The Basics of Dominoes


Dominoes, which are sometimes called bones, cards or men, are flat rectangular pieces that can be stacked on end in long lines. The first domino in a line can be tipped, which sets off a chain reaction that causes all of the others to fall over. Very complex patterns can be made by stacking dominoes, and the resulting chains can even form 3D structures such as towers or pyramids. In some games, the winner is the person who has the most dominoes remaining at the end of the game.

The domino is normally twice as wide as it is tall, which makes it easier to re-stack after use. The two faces of a domino are marked with an arrangement of spots, or pips, like those used on the face of a die. Each of these pips can be assigned a value ranging from six to blank (indicated by a zero). The combined values of all the pips on a single domino are the rank or weight, which determines how quickly a domino will fall in a particular game.

Most domino games involve either blocking or scoring, with the aim of eliminating all your opponent’s tiles from the table. Some of these games are adaptations of card games, and were once popular in certain areas to circumvent religious proscriptions against playing cards. In the early 18th century, a new type of domino emerged in Europe, designed to represent all the possible combinations of two thrown dice. These sets did not have blank sides, and their pips were designated with different values from those on the standard American double-six set.

Besides being fun and educational, dominoes can also be a great way to spend time with friends and family. They can be played individually, in pairs or in groups of three or more. A game of domino can take from five to 90 minutes, depending on the number of players and the complexity of the rules.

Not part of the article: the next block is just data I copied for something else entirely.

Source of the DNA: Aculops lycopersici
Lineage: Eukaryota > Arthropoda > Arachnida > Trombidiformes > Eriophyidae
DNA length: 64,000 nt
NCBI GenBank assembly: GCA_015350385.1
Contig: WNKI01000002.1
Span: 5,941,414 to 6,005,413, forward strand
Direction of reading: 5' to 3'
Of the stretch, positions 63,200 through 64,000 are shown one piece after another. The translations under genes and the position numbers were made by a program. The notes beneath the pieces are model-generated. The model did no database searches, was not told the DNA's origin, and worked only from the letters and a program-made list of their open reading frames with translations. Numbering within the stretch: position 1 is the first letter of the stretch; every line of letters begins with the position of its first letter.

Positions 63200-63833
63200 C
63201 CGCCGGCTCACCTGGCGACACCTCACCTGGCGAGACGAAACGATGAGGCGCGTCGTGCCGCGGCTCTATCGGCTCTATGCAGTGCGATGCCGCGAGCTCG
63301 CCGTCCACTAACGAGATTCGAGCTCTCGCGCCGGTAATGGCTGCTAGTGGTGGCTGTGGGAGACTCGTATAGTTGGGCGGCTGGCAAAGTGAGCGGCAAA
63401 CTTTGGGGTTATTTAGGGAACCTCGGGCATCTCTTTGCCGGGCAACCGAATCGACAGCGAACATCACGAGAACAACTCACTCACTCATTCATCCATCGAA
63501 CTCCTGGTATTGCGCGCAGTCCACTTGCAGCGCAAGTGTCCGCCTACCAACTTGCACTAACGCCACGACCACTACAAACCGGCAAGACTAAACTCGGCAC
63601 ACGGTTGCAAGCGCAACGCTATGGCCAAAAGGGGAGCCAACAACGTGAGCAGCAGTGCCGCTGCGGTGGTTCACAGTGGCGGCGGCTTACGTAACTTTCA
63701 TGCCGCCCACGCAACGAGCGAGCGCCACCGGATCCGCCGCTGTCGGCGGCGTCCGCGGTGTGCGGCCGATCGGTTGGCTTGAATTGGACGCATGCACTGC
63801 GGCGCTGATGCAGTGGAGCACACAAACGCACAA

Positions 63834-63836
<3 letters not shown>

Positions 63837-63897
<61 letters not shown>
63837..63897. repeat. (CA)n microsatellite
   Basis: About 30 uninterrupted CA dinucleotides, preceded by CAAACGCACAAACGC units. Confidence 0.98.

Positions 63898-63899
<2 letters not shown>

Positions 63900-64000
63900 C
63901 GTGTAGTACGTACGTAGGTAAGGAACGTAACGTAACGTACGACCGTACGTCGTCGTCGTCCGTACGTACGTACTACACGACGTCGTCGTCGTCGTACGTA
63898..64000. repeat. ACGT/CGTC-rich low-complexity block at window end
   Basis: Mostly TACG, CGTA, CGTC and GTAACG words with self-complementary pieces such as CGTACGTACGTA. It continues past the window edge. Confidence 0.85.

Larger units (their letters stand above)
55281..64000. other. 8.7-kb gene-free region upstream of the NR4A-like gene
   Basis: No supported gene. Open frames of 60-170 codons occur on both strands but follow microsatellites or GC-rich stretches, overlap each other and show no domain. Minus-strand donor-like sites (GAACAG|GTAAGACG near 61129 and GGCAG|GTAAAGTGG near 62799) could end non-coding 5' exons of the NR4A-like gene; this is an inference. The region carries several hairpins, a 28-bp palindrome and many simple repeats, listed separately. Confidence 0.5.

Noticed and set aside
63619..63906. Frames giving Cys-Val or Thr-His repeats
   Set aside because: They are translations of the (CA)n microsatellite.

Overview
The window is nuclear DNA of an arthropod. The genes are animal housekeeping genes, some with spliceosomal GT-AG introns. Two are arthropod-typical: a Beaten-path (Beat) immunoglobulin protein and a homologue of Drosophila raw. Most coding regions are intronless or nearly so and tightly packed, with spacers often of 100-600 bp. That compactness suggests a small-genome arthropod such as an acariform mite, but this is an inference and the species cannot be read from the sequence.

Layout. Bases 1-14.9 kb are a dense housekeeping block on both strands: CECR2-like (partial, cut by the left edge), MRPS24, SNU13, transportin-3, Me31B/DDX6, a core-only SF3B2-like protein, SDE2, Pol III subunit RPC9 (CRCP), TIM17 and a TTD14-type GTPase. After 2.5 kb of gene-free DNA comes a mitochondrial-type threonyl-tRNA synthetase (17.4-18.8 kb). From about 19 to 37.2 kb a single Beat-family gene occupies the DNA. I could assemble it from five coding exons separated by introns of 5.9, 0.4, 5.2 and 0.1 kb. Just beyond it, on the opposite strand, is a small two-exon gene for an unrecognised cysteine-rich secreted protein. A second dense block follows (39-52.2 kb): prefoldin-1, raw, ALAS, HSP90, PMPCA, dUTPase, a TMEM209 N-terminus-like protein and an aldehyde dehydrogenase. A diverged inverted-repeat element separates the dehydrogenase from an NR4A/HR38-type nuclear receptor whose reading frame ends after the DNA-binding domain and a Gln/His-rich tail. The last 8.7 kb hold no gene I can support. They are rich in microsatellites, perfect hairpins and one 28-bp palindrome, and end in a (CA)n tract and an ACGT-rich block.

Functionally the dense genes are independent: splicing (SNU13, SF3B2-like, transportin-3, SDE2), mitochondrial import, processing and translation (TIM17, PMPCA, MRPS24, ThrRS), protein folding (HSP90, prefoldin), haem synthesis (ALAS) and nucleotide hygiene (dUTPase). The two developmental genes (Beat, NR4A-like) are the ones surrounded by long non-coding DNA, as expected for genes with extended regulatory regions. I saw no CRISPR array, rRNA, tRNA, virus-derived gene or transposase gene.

When creating a domino layout, each player must think strategically about the placement of his or her tiles. The layout must be arranged so that all of the tiles are connected to each other by one side or the other, and any adjacent doubles must match in number. The layout must be completed before the player raps, or knocks, on the table and play passes to the other team.

Hevesh follows a version of the engineering-design process when planning her domino layouts, and starts by thinking about the theme or purpose for an installation. Next, she brainstorms images or words that can be represented by the dominoes. Finally, she creates a diagram and calculates how many dominoes are needed for her design.

Accidents involving domino effects have serious consequences, and many efforts have been made to assess the risk of such accidents and develop methods to prevent them. The existing advanced models for vulnerability assessment and prediction of domino effects are categorized into several categories, including threshold methods, distance-based methods and probit methods. Despite the wide range of available advanced models, there are some key factors that should be considered when choosing an appropriate model for a given situation.